Posts Tagged ‘National Weather Service’

Is the Minnesota Forest Fire a Symptom of Climate Change?

Monday, September 19th, 2011

An August 18 lightning strike in a northern Minnesota forest after an unusually hot summer started a month-long fire that brought a pall of smoke to Chicago nearly a month after the blaze started.  Driven by northwest winds, the fire in the 1.1 million acre Boundary Waters Canoe Area Wilderness that straddles the Canadian border grew from about 11,000 acres to more than 100,000, said Doug Anderson, a spokesman for the firefighting effort.

The Pagami Creek fire jumped about 16 miles east in a single day, “unprecedented for northern Minnesota,” said Lisa Radosevich-Craig, a firefighting spokeswoman.  The conflagration is in an area popular with canoeists and campers deep within the three million-acre Superior National Forest, approximately 80 miles north of Duluth.  According to Radosevich-Craig, the fire was spread by near-drought conditions that had already prompted the Forest Service to close some parts of the reserve and limit campfires in others.  “Typically more than an inch of rain would have fallen in this area during this time but didn’t,” Radosevich-Craig said.  “Where the winds are coming from and the strength of the winds is unprecedented.”  The fire has burned at least 160 square miles at the Boundary Waters Canoe Area Wilderness, making it one of Minnesota’s largest on record.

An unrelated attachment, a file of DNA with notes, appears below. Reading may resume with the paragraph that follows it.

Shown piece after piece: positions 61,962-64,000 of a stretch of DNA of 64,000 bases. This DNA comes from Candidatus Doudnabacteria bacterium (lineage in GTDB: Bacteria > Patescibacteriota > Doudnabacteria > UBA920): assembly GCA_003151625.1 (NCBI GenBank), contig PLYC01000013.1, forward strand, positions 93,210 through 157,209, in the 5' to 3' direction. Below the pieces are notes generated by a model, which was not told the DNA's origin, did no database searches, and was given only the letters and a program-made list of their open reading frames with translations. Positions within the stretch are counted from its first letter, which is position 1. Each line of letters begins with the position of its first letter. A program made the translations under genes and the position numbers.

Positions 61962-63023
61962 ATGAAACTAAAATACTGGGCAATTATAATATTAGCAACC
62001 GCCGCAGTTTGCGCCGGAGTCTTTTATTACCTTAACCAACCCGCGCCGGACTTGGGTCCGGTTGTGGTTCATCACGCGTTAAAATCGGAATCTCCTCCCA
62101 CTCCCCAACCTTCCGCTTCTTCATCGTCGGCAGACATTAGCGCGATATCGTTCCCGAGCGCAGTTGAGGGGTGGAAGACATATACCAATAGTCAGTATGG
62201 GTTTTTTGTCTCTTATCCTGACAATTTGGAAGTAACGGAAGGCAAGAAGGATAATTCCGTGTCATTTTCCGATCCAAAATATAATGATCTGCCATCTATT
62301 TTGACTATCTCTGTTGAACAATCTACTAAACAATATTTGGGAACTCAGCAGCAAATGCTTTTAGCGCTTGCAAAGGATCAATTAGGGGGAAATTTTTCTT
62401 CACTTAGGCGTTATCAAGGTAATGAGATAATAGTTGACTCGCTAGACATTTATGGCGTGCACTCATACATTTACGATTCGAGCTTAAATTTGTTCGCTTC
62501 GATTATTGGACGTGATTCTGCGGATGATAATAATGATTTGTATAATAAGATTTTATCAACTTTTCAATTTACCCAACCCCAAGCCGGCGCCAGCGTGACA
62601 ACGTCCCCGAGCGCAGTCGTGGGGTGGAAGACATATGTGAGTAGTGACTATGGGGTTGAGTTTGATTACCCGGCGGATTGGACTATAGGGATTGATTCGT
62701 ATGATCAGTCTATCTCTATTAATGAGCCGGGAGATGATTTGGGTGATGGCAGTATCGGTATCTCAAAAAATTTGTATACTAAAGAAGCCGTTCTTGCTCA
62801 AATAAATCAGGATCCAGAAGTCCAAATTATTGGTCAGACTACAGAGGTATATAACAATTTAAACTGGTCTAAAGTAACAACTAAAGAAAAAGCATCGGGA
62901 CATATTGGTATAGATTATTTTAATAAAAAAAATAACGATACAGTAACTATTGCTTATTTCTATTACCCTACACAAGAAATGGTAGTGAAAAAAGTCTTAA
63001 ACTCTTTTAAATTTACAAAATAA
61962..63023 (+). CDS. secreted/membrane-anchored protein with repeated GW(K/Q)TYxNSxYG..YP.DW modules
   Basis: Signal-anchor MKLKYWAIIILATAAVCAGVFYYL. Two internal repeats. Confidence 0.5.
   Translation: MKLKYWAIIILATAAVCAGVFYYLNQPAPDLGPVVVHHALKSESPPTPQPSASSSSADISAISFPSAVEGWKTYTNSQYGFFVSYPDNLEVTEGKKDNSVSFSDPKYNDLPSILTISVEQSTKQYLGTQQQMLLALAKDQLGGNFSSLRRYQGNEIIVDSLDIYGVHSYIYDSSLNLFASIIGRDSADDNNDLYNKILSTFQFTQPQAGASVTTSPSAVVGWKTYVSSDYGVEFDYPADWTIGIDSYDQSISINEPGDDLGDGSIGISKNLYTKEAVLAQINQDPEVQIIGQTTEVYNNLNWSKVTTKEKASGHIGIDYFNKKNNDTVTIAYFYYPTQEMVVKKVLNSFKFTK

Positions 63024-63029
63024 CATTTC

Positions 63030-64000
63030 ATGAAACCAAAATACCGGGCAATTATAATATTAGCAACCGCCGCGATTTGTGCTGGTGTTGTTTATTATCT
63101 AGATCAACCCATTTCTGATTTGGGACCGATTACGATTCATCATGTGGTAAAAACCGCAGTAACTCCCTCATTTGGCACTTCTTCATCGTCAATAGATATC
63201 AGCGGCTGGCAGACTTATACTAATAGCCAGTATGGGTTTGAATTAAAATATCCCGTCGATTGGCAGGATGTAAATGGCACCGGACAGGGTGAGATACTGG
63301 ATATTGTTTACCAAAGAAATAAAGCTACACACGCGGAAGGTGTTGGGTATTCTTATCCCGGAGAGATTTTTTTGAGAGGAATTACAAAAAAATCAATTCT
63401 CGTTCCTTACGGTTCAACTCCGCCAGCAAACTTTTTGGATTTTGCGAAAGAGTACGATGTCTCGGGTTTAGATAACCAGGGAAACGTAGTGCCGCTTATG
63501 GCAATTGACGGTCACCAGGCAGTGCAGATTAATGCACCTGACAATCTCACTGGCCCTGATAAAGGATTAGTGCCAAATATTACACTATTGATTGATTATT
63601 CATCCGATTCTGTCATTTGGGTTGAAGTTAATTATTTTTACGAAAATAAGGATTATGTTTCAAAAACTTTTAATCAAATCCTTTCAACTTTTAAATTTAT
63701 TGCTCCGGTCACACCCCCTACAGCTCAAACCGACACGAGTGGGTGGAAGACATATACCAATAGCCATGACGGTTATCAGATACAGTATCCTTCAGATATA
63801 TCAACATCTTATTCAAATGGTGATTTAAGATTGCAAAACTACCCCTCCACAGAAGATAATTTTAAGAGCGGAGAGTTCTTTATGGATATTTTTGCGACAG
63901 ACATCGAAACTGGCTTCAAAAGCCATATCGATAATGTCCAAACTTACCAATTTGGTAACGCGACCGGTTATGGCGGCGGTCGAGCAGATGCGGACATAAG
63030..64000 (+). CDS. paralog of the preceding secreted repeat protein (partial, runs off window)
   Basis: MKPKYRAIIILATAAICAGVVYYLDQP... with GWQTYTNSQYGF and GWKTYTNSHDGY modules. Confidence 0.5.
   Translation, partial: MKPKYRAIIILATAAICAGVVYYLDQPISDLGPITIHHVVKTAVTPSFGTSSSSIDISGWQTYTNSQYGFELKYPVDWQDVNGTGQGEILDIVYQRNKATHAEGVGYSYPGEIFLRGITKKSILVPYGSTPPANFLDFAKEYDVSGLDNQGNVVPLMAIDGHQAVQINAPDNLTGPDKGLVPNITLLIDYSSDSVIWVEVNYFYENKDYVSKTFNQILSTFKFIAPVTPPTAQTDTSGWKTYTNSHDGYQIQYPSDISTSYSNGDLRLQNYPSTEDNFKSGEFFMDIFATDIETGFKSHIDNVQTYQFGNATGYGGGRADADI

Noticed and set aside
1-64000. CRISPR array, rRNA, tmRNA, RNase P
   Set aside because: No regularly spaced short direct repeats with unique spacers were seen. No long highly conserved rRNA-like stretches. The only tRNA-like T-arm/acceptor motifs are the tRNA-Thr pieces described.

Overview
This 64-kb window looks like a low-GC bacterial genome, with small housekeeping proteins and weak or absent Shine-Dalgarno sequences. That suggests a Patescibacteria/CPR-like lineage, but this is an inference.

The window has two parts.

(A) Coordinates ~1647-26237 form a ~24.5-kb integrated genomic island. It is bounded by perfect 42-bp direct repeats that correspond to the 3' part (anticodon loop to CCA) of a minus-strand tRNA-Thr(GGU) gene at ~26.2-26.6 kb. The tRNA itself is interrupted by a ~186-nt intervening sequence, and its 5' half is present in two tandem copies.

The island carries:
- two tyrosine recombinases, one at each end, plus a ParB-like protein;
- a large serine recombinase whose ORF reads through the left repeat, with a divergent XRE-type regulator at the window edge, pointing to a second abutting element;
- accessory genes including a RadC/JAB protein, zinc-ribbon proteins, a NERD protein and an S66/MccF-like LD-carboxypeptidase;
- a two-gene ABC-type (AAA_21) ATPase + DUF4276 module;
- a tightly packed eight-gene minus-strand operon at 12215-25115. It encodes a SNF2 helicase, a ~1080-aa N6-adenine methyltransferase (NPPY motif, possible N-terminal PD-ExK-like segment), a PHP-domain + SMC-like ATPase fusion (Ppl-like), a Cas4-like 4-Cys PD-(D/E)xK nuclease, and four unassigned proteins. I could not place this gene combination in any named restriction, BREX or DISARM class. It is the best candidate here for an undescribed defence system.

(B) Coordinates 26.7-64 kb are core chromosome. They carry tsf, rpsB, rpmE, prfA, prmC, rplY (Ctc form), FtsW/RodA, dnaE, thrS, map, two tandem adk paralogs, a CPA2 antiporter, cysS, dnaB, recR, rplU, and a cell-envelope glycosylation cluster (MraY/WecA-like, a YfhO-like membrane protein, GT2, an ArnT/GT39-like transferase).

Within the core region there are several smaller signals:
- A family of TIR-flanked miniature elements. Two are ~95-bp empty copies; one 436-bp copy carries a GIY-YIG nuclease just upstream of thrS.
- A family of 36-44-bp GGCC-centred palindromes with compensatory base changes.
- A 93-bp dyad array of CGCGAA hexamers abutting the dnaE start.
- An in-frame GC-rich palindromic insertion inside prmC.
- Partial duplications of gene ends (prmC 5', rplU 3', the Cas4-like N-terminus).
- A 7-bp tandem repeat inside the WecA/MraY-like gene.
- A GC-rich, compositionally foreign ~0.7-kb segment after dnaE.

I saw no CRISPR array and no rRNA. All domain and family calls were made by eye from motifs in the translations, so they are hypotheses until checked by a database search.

The smoke was heavy enough in the Chicago area – which is 600 miles to the south — that some people complained about burning eyes and breathing problems, the National Weather Service said.  No one has been injured by the fire and no buildings have been destroyed.  “Nobody would have guessed it would be doubling and quadrupling in size,” said Jean Bergerson, a spokeswoman for the Minnesota Interagency Fire Center.

“Sometimes it’s like snow falling, there’s so much ash coming down.  And the smoke is so thick it hurts your eyes and throat.  But other times the wind switches and you can’t tell there’s a fire at all. It’s kind of odd,” said Sue Butler, owner of the Trestle Inn saloon on Crooked Lake.  The forest fire is the largest in Minnesota since 1918, surpassing 2007’s Ham Lake fire, which burned about 38,000 acres in Minnesota and another 38,000 in Ontario while also burning 163 buildings.